Our next priority will be passing the Employee Free Choice Act, so every worker who chooses to do so can have the freedom to join a union and bargain collectively for a better life. This is a crucial piece of lifting living standards and building a stable middle class.

Meanwhile, we are fighting for trade law enforcement, new tax policies that support investment in manufacturing, and financial reform that will crack down on predatory lending, credit card trickery and mortgage rip-offs. The financial reform I am convinced we’ll win will address systemic risks that threaten the entire financial system, regulate the shadow markets like derivatives and hedge funds before they do further damage, and reform corporate governance and CEO compensation to protect working people who are long-term investors, not speculators.

The AFL-CIO, the Industrial Union Council, the entire union movement and our allies have been working on these priorities for a good long time. Now it is time for us—labor, management, government and our environmental allies like the Apollo Alliance and the Blue-Green Alliance—to draft a national economic policy and manufacturing plan that will allow us to prosper in the world economy.

All of our competitor nations have strategies and policies that bolster manufacturing and target key industries and technologies for development and domestic employment. Their factories are humming. In this way, at least, it’s time for us to begin thinking and acting like our competitors.

As we plan and decide how that $2 trillion is going to be invested, our goal must be to develop the best technology and industries that will convert our economy to a greener future fueled by good jobs here in America. If the best technology is elsewhere, let’s use our financial leverage to capture it and have it made here. Congress and the Obama administration must target resources to the industrial heartland, where we have the skilled workers, the engineering talent and the idled capacity.

Let’s look at some of the opportunities we have for investing $2 trillion to build the kind of economy we need:

Three decades ago, the United States led the world in energy technology. Today, we are home to only two of the 10 largest solar photo-voltaic producers, one of the top 10 advanced battery manufacturers and two of the top 10 wind turbine producers. Last year, less than half of the record 8,300 megawatts of wind turbines installed in the United States were made in this country. In 2008, the United States ran an overall green trade deficit of $8.9 billion, including a deficit of $6.4 billion in the critical category of renewable energy. Our immediate goal must be to convert this trade deficit into a trade surplus.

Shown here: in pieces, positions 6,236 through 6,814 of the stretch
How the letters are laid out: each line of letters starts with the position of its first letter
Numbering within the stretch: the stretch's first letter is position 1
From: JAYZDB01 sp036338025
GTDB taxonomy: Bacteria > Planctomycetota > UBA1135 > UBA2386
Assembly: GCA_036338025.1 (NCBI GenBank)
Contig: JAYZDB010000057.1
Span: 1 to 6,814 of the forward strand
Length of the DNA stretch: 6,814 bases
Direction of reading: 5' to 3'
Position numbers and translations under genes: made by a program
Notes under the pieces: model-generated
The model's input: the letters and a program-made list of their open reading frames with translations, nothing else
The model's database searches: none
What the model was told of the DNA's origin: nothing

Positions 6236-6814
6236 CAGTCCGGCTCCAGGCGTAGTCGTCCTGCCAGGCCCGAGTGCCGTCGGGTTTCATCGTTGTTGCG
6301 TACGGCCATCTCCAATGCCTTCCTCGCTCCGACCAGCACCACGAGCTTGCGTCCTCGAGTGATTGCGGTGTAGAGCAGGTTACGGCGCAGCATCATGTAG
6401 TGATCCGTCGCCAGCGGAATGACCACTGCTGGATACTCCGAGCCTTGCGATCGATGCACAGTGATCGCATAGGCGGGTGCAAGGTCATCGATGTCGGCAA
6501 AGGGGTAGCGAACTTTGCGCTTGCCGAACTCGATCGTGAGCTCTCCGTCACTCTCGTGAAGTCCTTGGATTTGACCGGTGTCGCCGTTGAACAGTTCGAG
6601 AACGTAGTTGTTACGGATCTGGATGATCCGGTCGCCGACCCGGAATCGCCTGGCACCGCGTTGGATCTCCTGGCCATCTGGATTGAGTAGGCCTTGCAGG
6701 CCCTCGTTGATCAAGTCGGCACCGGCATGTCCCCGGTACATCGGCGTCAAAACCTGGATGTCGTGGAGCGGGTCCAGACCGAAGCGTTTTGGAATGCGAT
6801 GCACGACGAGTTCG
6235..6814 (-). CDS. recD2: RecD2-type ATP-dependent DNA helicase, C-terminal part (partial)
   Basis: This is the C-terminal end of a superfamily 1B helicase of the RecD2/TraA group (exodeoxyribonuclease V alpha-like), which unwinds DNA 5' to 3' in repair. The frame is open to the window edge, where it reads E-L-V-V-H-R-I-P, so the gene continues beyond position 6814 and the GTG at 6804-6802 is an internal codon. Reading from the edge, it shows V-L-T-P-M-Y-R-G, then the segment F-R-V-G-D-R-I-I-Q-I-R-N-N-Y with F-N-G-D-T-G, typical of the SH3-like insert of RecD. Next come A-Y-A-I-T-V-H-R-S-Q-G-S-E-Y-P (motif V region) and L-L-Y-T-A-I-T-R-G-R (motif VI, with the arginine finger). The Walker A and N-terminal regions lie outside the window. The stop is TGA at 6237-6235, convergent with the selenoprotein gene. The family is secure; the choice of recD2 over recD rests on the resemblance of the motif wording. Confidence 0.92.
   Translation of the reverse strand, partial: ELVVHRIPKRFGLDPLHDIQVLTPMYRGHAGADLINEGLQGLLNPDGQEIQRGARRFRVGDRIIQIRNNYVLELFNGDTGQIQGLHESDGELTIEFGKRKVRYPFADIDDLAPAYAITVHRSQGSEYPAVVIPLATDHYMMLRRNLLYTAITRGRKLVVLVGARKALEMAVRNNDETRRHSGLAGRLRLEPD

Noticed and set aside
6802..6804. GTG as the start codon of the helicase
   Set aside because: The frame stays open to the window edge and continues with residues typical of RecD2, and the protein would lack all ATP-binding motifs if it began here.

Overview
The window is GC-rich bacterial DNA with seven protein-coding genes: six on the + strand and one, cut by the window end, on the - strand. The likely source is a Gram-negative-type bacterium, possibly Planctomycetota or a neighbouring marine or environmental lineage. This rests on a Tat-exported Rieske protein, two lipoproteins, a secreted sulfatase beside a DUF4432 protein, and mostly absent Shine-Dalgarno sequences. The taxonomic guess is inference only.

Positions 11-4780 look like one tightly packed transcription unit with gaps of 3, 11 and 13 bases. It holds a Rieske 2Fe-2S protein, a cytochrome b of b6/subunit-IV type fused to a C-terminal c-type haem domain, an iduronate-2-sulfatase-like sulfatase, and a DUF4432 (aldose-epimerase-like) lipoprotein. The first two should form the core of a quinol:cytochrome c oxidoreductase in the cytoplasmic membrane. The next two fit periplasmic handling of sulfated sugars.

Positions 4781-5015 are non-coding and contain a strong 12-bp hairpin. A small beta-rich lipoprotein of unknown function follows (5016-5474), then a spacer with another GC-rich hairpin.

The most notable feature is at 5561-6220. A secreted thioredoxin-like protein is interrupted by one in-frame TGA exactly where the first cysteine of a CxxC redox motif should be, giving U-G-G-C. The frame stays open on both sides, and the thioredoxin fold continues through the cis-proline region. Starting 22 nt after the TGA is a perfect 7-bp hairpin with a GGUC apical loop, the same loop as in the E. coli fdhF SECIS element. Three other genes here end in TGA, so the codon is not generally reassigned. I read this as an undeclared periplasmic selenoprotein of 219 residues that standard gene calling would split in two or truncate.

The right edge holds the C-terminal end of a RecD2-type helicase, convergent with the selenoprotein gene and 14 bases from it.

In new transit systems such as high-speed rail, the rest of the world leads the way and we have just one firm, Maglev Inc., that is engaged in one of those technologies. With the right investments in mass transit and high-speed rail, we should capture the best technology in the world and have those trains and rails made right here.

Earlier this week, President Obama announced the largest single energy grid modernization investment in U.S. history—an $8 billion public-private program expected to create tens of thousands of jobs while reducing energy consumption and costs for consumers in 49 states. And Vice President Biden announced a closed GM plant in Delaware will be reopened to build plug-in hybrid electric cars.

These are the kinds of opportunities we have to seize to create good green jobs and green products here in America. We have done this kind of big thinking and large-scale change before—and there is no reason to believe we can’t do it again. To win World War II, we turned America into the biggest defense producer and industrial power the world has seen—and we can do it again. We need that same sense of wartime urgency.

How large are the stakes? If we fail to act, I do not believe we can remain a middle-class society for long. If we fail to act, I cannot imagine how we will make the technological change that is our only hope of addressing the threat of climate change.

If we do act, we can and we will leave our children the kind of country we want them to have. We need to dedicate ourselves to do it together. We are joined here today by congressional leaders. We have friends like Ron Bloom in the administration, with the mission of reviving manufacturing.

My challenge to these fine public servants on behalf of the labor movement is this: Our country needs action to redress decades of policies that destroyed manufacturing. We need you to think big and bold. We are ready to work with you every step of the way, but we need your leadership to make a national manufacturing strategy a reality, a strategy that uses the tools of trade— tax and currency policy, workforce training, health care reform, and the freedom to form unions—to rebuild the ladder to the middle class.

For too long we have had no strategy as a nation other than making Wall Street rich by shuttering Main Street. That didn’t work. This will.

Thank you, and I look forward to taking the next steps with you.